• A plaintiff cannot use the vendor's insurance to pay for damages after the vendor no longer has insurable interest in the land: Ziel Nominees Pty Ltd v VACC Insurance Co Ltd.[9]
    • Note, this no longer applies - the Insurance Contracts Act 1984 (Cth), s 50 specifies that the purchaser is deemed to be insured under the vendor’s contract of insurance.
  • Reaffirmation that a vendor has to take reasonable care whilst in possession: Clarke v Ramuz:[10] (a vendor was liable for damage caused by a trespasser removing a large quantity of soil after contract made but before settlement).
  • Where there is a conditional contract for purchase, the purchaser does not get an equitable interest until condition is met: Shanahan v Fitzgerald.[11]

The Conveyancing Act 1919 (NSW), ss 66J-66O offers protection in such cases where the property has been damaged in that in-between period.

  • s 66K - The risk of damage to land should not pass to the purchaser until the transaction is completed or until the time stipulated by the parties.
  • s 66L- In case of substantial damage to property after contract for sale, but before passing risk to the buyer, the buyer may rescind the contract.
  • s 66M- If buyer wants to proceed despite the substantial damage, the purchase price is to be reduced to such an amount as it just and equitable.
  • s 66N - court allowed to refuse to enforce the contract if it is deemed unfair in the wake of damage in in the in-between period.

Equitable Title

Whilst there is a requirement that land be conveyed/transferred and registered before title passes in law, a contract for sale of land which doesn't abide by those standards still has some effect - it passes equitable title to the purchaser.

  • The vendor holds the title on a constructive trust for the purchaser.
  • This gives the purchaser an equitable proprietary interest enforceable against third parties.

The above principles were stated in Bunny Industries v FSW Enterprises:

  • Once a contract for sale of land is entered into, the purchaser acquires an equitable fee simple. The vendor still has the legal fee simple title, but it is held on a constructive trust for the purchaser.
  • For this to apply, the contract must be capable of specific performance (ie, if a court may grant specific performance in such a case).
  • If the property has been transferred to a third-party, than the profits made by the vendor (who is the trustee of the purchaser now) off that sale were therefore held on trust for the purchaser, and belong to the purchaser.

Bunny Enterprises views the vendor-purchaser/mortgagee-mortgagor relationship as essentially a trustee-beneficiary relationship. This view was contested in Tanwar Enterprises v Cauchi, but Tanwar is not accepted today.

Equitable Leases

The idea that a contract for sale of land transfers an equitable fee simple interest to the purchaser (before it is made a legal fee simple through registration) also applies to leases.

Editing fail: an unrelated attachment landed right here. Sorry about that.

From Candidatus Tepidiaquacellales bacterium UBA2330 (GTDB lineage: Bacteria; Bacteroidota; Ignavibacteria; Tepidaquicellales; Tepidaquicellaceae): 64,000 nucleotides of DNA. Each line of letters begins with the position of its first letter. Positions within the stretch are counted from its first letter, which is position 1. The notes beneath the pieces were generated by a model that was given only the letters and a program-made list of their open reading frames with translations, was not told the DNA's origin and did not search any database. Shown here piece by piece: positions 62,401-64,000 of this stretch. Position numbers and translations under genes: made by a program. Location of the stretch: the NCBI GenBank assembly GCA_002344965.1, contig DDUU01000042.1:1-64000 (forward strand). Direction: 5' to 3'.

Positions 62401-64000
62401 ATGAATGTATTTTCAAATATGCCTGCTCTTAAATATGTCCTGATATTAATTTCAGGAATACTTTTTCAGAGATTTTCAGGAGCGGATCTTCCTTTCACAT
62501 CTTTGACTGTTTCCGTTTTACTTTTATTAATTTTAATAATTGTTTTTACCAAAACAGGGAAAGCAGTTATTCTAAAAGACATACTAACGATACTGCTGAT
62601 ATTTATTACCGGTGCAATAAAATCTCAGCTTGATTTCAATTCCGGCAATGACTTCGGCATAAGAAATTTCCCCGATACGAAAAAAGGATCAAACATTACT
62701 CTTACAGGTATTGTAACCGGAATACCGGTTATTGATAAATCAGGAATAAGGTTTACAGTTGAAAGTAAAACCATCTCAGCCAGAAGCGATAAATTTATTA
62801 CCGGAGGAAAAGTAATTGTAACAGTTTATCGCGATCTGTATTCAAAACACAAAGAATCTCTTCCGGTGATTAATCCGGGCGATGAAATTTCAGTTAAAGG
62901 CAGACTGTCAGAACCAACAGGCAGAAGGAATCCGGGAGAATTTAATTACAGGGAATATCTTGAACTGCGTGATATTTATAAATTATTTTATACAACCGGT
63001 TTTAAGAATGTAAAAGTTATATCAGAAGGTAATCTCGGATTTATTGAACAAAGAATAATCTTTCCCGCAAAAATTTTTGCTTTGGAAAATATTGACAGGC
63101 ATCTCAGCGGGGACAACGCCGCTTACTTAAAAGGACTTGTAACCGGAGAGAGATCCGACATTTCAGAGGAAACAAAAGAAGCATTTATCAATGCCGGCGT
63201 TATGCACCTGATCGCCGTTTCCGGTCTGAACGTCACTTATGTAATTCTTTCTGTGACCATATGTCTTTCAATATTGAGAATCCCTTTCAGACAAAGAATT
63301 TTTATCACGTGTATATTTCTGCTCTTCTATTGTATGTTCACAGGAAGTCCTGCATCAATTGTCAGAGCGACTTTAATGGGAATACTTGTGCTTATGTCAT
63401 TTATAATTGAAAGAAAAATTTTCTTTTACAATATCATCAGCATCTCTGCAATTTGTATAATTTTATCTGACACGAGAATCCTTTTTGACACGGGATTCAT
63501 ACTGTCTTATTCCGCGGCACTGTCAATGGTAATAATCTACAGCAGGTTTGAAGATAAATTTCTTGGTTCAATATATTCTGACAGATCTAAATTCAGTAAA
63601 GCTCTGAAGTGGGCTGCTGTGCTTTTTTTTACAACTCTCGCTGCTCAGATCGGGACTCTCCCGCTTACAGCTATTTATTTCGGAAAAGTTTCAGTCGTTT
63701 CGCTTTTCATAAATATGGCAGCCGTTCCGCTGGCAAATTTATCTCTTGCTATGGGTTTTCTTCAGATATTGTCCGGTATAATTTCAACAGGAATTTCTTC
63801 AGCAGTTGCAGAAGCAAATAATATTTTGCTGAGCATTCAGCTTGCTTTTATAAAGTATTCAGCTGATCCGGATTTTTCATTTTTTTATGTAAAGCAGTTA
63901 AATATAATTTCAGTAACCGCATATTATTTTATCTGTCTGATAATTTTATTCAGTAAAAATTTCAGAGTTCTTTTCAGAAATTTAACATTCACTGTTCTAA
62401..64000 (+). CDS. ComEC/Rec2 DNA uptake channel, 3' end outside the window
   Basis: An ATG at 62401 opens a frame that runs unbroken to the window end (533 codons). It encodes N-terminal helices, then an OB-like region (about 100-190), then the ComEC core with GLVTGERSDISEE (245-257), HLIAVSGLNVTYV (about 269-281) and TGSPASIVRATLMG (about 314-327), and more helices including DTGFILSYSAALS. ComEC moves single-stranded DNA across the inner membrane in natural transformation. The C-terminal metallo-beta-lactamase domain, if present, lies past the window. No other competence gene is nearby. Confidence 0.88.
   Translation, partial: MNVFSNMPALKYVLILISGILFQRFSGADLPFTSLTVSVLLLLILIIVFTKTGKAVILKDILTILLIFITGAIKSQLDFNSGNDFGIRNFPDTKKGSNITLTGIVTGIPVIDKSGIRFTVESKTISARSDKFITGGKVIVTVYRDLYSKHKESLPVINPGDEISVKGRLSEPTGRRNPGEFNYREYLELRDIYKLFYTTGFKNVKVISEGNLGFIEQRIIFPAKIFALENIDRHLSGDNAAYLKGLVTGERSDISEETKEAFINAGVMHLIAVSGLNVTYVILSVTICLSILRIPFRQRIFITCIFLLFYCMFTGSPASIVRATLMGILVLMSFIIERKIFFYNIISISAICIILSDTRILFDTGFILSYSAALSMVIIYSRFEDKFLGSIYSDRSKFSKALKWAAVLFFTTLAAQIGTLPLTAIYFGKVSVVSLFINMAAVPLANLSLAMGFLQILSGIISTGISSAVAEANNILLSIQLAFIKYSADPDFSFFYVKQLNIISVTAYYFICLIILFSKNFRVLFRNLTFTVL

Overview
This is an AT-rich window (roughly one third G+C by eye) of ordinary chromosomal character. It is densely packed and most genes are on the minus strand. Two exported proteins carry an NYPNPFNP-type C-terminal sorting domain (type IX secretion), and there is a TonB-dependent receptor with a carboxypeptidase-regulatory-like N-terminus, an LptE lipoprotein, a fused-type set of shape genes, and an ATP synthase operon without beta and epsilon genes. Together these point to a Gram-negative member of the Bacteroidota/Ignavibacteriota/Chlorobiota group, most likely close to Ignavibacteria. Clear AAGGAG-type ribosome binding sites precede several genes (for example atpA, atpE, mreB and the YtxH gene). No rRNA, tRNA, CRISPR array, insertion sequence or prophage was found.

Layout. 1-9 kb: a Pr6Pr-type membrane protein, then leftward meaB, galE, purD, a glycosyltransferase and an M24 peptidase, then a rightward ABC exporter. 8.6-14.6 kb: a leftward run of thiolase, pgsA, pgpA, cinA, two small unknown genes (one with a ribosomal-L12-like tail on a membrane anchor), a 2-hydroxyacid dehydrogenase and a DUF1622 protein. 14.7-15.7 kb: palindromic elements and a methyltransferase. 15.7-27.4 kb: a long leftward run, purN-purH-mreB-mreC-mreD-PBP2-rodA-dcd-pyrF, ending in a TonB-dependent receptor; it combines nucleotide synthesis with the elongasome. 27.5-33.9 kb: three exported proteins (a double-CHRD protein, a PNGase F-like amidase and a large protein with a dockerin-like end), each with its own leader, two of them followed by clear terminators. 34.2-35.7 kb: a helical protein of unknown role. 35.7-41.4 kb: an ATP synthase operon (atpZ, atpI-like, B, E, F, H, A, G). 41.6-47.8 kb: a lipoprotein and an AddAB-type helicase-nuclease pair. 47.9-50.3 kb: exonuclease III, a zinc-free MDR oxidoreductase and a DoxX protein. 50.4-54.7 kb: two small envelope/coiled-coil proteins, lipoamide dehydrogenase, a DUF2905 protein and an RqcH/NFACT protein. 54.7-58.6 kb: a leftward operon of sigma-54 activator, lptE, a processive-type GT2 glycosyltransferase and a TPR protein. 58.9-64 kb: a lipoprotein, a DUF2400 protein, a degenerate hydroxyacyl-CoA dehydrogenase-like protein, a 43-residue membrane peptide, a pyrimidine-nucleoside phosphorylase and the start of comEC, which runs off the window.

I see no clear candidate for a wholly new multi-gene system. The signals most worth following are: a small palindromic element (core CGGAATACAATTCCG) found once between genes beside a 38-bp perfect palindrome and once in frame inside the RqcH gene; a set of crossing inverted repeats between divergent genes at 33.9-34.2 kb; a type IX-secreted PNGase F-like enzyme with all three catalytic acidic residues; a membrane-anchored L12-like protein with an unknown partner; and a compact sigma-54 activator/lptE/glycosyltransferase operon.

There are three types of leases:

  1. A legal interest is conferred through the use of a deed.
  2. An common law lease is conferred by taking possession and paying rent.
  3. An agreement to lease confers an equitable leasehold interest (equitable lease).

The subject of equitable leases, and the equitable transfer of less-than fee simple interests, was discussed in Walsh v Lonsdale:

  • An equitable lease, where the court would grant specific performance on the agreement, should be respected as if it a legal lease.
  • The lessee acquires an equitable interest in the property, and accordingly, the lessor acquires some protections in return for that interest.

Limitations on Equitable Leases

[12] Still, equitable leases are not the same as legal leases. The main difference is that they probably less enforceable than legal leases. The holder of a legal lease would probably triumph over the holder of an equitable lease (this is disputed in Hunt v Luck).[13]

[14] Another limitation is that although the court may have power to grant specific performance of an agreement for a lease, it may decline to do so. This often happens in cases where the tenant may have breached the terms of the agreement.[15] Examples include:

  • The tenant had failed to carry out agreed repairs.[16]
  • The tenant had sub-let without the head lease’s consent.[17]

[18] Example of a case where an equitable lease was distinct from a legal one are:

  • Chan v Cresdon,[19] where a guarantor under an equitable lease was held to be free of his guarantee, because the guarantee operated only in respected of a legal lease.
  • McMahon v Ambrose:[20]
    • Facts: Ambrose was under a lease, but assigned it orally to McMahon. When the lessor was suing Ambrose for failure of payments, Ambrose tried to get McMahon to indemnify him.
    • Held: Because the assignment was oral, McMahon was not liable at law to indemnify Ambrose.

[21] In Foster v Reeves:[22], lower courts which had no equitable jurisdiction were held to be incapable of enforcing equitable leases. However, this was eroded by later decisions,[23] and reforms in NSW have granted inferior courts jurisdiction to grant equitable interests (ie, Foster doesn't apply).[24]

[25] It should be noted that equitable relief is only available where the common law remedy is inadequate. However, common law remedy of damages are generally considered as inadequate for breaches of contract for the sale of an interest in land.[26]

Relationship Between Law and Equity - History